Old time photos at the ball in Békéscsaba.
It’s ball season here in Hungary!
Saturday evening, I attended a ball for the Lutheran churches in Szarvas with Michelle, the volunteer serving there. The Saturday evening before that, I attended a ball for the Lutheran churches in Békéscsaba.
These balls, which are more akin to fundraising galas in the States, are a common for schools and other organizations to host as a way to fundraise. They are a chance for people in the community to get dressed up and enjoy an evening of eating and dancing.
Why do so many balls happen at this time of year? It’s Farsang, or carnival season, which is celebrated each year during the time between epiphany and lent. It is a time to scare away the winter (with costumes and masks) and welcome the spring. It is celebrated with a variety of activities, which include doughnut eating, parties, masquerades and, yes, balls. (In my case, fundraising balls for the Lutheran churches in Békéscsaba and Szarvas. In Békéscsaba, the proceeds for the ball went toward renovations currently being made to the churches.)
One of the dance performances at the ball in Szarvas.
Both balls I attended began with a program which included speeches thanking everyone for coming and talking about why they were gathered (in Hungarian, so I can’t give you too many details as to the speeches’ contents), and dance performances. In Békéscsaba the dance performance was by a Hungarian folk dancing group. The group did several dances and then invited audience members to the dance floor to join them for a couple more dances. In Szarvas several groups of students ranging in age from elementary to high school performed different dances.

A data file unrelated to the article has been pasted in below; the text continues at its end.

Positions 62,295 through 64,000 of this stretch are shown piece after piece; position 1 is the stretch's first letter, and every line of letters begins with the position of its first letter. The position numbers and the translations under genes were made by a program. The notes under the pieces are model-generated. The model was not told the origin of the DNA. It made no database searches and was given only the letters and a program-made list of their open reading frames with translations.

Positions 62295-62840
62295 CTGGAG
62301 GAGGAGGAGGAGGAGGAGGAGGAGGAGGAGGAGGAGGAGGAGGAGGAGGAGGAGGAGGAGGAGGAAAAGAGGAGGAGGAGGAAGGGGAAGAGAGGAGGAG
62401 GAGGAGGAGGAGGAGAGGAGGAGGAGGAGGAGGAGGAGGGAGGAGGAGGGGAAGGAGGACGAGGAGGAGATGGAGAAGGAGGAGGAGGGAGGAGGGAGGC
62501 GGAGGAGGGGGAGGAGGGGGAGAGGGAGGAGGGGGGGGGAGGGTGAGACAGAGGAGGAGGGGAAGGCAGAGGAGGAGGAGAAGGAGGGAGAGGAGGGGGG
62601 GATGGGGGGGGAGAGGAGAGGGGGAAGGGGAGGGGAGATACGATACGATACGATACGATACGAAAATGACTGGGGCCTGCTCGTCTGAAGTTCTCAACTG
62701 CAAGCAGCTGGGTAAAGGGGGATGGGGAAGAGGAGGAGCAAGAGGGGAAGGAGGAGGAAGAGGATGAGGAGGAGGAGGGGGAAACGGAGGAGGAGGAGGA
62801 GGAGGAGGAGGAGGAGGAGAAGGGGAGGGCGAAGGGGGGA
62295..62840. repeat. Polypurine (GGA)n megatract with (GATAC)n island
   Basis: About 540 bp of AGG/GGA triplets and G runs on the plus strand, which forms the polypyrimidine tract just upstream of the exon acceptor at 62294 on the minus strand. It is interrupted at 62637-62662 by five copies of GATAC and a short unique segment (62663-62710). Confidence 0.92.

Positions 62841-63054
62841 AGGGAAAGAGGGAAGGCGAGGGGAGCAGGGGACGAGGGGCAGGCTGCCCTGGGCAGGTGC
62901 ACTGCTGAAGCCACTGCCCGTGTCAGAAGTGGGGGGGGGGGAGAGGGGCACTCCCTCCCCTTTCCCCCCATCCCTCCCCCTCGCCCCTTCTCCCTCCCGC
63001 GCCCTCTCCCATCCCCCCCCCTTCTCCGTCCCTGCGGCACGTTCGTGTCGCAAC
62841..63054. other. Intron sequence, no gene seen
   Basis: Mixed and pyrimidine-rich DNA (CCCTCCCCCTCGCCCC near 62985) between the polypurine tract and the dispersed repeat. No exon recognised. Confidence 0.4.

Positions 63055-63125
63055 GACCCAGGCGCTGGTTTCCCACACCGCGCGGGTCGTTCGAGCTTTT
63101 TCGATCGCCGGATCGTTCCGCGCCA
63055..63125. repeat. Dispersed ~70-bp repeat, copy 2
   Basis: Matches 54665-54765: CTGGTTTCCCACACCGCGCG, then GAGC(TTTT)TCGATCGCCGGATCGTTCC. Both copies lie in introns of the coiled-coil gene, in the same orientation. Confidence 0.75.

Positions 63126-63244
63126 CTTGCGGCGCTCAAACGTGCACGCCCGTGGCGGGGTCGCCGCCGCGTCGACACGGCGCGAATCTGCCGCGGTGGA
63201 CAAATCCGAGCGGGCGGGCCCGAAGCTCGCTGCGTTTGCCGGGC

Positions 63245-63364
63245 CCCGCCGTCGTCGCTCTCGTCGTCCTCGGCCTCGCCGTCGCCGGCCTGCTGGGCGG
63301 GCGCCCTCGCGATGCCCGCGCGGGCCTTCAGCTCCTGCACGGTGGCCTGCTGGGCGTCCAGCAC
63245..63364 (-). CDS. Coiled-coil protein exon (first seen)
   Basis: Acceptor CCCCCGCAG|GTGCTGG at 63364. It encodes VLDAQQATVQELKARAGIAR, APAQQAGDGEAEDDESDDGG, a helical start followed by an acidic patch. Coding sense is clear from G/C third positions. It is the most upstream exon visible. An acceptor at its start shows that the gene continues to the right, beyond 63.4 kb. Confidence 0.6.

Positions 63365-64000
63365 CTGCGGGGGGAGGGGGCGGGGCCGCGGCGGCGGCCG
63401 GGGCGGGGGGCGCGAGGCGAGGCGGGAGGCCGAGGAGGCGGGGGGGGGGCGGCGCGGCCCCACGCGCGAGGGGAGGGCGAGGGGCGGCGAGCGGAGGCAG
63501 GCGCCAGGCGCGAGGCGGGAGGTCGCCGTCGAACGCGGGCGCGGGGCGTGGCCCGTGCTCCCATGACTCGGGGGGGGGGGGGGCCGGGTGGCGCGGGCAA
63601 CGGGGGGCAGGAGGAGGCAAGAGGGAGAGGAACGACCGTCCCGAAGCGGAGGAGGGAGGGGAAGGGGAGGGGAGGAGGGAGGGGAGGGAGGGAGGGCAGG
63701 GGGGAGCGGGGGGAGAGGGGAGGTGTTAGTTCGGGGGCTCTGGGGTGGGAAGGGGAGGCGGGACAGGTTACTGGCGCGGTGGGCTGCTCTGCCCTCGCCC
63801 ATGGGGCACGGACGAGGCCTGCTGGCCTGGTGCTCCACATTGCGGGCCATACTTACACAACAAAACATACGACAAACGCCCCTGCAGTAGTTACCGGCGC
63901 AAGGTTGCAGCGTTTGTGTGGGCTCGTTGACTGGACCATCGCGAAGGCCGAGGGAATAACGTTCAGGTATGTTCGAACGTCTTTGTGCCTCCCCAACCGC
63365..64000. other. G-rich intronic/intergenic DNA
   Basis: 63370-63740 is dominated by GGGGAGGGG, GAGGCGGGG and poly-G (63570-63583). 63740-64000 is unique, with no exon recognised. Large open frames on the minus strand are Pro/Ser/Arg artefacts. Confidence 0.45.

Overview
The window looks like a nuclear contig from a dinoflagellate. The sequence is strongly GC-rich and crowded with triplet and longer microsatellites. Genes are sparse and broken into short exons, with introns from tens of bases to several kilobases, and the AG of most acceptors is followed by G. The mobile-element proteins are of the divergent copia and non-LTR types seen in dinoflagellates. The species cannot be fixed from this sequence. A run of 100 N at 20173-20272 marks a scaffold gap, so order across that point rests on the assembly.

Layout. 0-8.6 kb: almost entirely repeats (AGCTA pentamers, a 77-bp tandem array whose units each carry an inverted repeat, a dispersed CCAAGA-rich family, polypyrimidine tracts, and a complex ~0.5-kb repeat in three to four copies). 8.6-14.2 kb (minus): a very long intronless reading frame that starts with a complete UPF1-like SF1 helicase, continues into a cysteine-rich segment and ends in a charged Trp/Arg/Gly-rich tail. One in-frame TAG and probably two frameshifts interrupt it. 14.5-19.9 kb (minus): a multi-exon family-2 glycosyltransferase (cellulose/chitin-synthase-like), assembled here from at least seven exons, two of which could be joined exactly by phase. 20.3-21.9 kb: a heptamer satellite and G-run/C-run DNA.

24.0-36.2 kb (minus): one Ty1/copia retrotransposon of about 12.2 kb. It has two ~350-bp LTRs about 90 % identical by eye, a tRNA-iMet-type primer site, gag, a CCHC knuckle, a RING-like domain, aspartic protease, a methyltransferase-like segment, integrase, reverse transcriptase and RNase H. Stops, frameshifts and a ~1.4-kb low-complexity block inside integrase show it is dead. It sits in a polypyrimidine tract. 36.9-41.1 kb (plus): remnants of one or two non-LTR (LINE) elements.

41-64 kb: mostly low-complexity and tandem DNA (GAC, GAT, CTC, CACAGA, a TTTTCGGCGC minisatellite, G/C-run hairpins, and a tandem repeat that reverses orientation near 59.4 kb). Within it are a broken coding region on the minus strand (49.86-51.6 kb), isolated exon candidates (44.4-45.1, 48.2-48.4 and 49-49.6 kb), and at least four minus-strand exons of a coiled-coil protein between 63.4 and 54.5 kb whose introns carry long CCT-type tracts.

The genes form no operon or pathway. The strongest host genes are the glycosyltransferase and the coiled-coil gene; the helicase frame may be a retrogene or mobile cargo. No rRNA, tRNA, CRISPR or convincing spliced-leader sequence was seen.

Waiting for dinner at the ball in Szarvas.
After the program, dinner was served. (Yay, food!)
Following dinner, the floor opens for dancing. Both balls had live bands providing the music for the evening. I’ll be honest, I didn’t really dance at the ball in Békéscsaba. Instead, I enjoyed my mentor, his wife and some of their friends to take pictures at an old-timey photo booth that was set up at the ball.
In Szarvas, I did quite a bit more dancing and was able to dance with several different people throughout the night. I have two left feet and am not especially good at the whole dancing thing, but it was a lot of fun anyway.
Me and Michelle at the ball in Szarvas.
After a while, the dancing paused in order to draw for raffle prizes. (I didn’t win anything, but have never had much luck in raffles, so I’m not particularly surprised.)
Then more dancing and talking and dancing and talking. I
didn’t get home from the ball in Békéscsaba until 3 in the morning. In Szarvas, we left at midnight. But the ball was still going strong.
It has been fun to experience these balls here. Who would have guessed that I would more occasions to wear fancy dresses during my YAGM year than I typically do in the States?